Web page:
Culture of Victims

Reflections on a Culture of Victims & How Psychotherapy Fuels the Victim Industry

By Ofer Zur, Ph.D.



We have become a nation of victims, where everyone is leapfrogging over each other, competing for the status of victim, where most people define themselves as some sort of survivor. We live in a culture where more and more people are claiming their own holocaust. While some victims are truly innocent (i.e., the child who is being molested, a victim in the other car in a drunk driving accident), most violence involves some knowledge, familiarity or intimacy between victims and victimizers. Charles Sykes, author of the widely acclaimed A Nation of Victims (1992), points out that if you add up all the groups that consider themselves to be victims or oppressed, their number adds up to almost 400 percent of the population. Exploring the psychology or the dynamic of victimhood has been suppressed and censored because it has been equated with “victim blaming”. As the article Rethinking ‘Don’t Blame The Victim’ illuminates, the victim stance is a powerful one.

The victim’s basic stance is that he or she:

  • Is not responsible for what happened.
  • Is always morally right.
  • Is not accountable.
  • Is forever entitled to sympathy.
  • Is justified in feeling moral indignation for being wronged.



'It is not my fault!', 'I have been wronged!' and 'I am owed!' are the essential victim's stance.“It is not my fault!”, “I have been wronged!” and “I am owed!” are the essential victim’s stance. The victim claim is not limited to the traditionally, truly abused and exploited underprivileged classes. It is also often claimed by the privileged middle class and the wealthy of our society. The victim’s stance of “Don’t blame me!” is often accompanied with “I deserve this, this and this!” the “rights industry” or the “rights movement” goes hand in hand with the victim industry. The incessant cry for empathy and justice by the victim industry reduces our capacity to deal with genuine victims, such as children who are molested, women who are raped and beaten, immigrants who are mistreated, etc. The victim culture creates a compassion fatigue, which interferes with helping those who truly need and deserve our help. Shelby Steel (1992), similarly analyzed the victimization ideology and how tragically it affected African- Americans’ identity and their relationships with white Americans. Like Dershowitz (1994), Kaminer (1992) describes the outrageous notion of self-described victims and the prevalence of irresponsibility and blame in our culture.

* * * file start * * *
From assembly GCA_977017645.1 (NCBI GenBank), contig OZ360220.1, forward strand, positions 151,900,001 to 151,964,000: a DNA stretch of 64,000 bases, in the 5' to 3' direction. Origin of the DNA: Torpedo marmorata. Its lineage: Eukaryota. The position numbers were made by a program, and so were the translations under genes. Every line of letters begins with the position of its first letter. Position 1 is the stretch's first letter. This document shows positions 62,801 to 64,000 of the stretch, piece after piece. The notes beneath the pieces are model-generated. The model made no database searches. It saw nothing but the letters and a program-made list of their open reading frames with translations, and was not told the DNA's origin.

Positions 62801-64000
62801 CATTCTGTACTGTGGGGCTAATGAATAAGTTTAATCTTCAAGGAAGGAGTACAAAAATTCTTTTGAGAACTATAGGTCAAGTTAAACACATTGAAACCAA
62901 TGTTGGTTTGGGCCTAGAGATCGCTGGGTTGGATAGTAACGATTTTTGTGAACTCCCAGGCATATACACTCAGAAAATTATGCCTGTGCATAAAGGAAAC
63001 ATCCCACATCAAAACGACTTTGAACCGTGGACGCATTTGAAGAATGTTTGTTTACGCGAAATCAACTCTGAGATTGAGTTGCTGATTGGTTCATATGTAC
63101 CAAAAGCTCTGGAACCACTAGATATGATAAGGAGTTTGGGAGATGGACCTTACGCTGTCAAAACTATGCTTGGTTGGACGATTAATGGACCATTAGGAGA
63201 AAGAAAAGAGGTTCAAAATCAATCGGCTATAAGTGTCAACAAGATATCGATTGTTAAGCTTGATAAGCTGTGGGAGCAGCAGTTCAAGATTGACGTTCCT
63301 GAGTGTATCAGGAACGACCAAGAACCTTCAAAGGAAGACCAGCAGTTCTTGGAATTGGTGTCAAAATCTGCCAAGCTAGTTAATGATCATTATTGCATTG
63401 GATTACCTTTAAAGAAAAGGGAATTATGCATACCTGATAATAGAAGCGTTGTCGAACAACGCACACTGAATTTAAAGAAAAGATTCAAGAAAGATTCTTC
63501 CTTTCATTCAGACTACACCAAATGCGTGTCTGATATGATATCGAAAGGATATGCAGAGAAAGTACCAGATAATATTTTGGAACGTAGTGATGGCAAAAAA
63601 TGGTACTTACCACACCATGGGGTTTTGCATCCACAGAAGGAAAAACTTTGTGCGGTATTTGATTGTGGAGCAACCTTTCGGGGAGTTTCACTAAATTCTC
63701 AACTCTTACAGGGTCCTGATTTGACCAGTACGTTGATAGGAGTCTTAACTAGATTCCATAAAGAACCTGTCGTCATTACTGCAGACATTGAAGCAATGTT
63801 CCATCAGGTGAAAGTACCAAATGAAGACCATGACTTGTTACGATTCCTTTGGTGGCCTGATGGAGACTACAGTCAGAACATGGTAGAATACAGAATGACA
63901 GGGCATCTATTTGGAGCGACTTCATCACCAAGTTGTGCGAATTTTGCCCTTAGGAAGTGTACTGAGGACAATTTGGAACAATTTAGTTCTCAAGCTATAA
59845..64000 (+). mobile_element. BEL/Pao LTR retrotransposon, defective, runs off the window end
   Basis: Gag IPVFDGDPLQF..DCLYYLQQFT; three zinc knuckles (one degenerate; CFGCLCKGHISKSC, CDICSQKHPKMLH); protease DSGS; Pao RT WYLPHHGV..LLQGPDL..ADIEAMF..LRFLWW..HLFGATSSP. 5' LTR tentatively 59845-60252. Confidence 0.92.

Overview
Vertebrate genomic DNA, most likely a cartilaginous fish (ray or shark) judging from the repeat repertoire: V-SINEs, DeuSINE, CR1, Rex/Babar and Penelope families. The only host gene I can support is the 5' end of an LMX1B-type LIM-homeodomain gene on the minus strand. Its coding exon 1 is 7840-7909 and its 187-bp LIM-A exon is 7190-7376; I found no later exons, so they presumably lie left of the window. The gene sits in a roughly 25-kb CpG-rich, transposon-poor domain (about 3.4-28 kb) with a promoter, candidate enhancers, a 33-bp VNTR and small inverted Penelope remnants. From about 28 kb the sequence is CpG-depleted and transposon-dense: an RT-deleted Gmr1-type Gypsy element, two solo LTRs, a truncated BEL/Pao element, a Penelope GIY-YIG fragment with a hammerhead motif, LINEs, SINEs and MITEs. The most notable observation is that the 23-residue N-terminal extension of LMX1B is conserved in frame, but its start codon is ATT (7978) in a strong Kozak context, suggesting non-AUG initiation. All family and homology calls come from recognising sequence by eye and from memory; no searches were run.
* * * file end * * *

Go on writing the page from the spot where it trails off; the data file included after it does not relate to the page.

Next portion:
It has yet to be widely understood that by alleviating all women, minorities, inmates, or any victim, of any and all responsibility to predict, prevent or even, unconsciously, invite abuse, is to reduce them to helpless, incapable creatures, and in-fact, re-victimizes them. This three-part web page invites the reader to go beyond the politically correct thinking on victimization and develop a more comprehensive and complex understanding of the dynamic of victimhood. The hope is for healing the hurt and injury of victims and for increasing the effectiveness of prediction and prevention of future violence.

Top of Page

The Stella Awards For Frivolous Lawsuits

This section is based on the 2002 Stella Awards web page. This section is a humorous illustration of our victim and entitled culture, and how this culture is being perpetuated by attorneys and the legal system. The Stella Awards are named after 81-year-old Stella Liebeck who spilled coffee on herself and successfully sued McDonalds. This case inspired the Stella Awards for the most frivolous, successful lawsuits in the United States. (The has been heavily criticized and some have claimed that there no evidence to support these stories. For more information go to or

The following is a partial list of 2002 candidates, appearing in the above web page: